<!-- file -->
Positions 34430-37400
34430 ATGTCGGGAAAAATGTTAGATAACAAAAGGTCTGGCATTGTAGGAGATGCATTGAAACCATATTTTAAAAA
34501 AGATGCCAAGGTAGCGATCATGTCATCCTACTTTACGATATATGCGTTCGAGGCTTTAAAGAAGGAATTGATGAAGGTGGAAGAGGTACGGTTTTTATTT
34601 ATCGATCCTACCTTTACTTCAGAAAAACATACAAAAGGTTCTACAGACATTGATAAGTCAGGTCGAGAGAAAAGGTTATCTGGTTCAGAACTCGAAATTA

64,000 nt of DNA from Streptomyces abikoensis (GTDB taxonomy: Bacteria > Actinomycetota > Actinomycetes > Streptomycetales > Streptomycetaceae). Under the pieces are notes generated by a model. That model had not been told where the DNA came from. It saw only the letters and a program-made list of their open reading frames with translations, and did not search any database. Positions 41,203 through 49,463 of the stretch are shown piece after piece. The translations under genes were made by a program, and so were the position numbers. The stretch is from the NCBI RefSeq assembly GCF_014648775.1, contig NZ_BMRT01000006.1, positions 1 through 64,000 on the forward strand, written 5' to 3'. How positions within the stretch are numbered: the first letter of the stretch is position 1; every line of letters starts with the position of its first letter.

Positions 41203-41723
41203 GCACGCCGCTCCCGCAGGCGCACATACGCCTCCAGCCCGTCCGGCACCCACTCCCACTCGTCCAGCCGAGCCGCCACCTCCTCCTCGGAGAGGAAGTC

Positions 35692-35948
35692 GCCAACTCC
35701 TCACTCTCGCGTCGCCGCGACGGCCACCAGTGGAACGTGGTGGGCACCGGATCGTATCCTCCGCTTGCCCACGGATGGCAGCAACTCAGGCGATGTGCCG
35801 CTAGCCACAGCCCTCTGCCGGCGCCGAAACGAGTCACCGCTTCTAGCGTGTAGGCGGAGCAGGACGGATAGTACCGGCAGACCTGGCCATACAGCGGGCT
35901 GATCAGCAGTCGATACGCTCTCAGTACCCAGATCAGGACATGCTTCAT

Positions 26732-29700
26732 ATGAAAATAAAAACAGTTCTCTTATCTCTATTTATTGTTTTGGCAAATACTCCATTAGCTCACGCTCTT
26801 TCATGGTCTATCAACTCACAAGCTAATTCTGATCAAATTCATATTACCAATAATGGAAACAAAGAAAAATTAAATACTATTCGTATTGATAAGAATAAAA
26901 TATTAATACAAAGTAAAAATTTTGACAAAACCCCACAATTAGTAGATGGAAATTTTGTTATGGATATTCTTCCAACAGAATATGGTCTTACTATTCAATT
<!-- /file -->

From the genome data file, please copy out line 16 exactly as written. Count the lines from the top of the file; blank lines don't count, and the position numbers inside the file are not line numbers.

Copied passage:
26901 TATTAATACAAAGTAAAAATTTTGACAAAACCCCACAATTAGTAGATGGAAATTTTGTTATGGATATTCTTCCAACAGAATATGGTCTTACTATTCAATT